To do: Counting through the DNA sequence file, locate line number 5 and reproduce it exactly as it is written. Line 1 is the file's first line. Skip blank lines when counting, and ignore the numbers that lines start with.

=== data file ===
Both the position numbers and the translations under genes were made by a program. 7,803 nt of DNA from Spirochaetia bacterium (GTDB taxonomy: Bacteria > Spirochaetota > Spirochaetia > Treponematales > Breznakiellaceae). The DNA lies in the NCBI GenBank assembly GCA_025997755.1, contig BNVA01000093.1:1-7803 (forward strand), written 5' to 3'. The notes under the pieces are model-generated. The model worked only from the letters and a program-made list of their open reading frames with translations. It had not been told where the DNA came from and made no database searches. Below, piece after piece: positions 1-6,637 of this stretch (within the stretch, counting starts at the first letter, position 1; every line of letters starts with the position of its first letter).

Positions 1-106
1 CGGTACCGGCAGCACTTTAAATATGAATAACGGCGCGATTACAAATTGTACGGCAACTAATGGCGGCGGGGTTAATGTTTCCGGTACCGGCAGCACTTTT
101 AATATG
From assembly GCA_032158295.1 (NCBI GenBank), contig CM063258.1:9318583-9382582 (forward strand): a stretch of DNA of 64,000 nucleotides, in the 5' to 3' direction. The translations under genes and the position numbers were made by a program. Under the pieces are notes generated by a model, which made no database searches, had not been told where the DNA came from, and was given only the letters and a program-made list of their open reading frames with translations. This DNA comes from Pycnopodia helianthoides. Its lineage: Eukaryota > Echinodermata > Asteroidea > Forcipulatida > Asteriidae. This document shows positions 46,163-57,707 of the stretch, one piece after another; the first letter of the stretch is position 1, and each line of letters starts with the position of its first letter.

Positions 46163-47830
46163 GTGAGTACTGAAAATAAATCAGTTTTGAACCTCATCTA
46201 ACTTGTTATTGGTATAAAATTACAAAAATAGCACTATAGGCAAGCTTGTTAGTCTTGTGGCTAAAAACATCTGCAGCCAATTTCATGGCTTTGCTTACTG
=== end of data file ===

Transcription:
From assembly GCA_032158295.1 (NCBI GenBank), contig CM063258.1:9318583-9382582 (forward strand): a stretch of DNA of 64,000 nucleotides, in the 5' to 3' direction. The translations under genes and the position numbers were made by a program. Under the pieces are notes generated by a model, which made no database searches, had not been told where the DNA came from, and was given only the letters and a program-made list of their open reading frames with translations. This DNA comes from Pycnopodia helianthoides. Its lineage: Eukaryota > Echinodermata > Asteroidea > Forcipulatida > Asteriidae. This document shows positions 46,163-57,707 of the stretch, one piece after another; the first letter of the stretch is position 1, and each line of letters starts with the position of its first letter.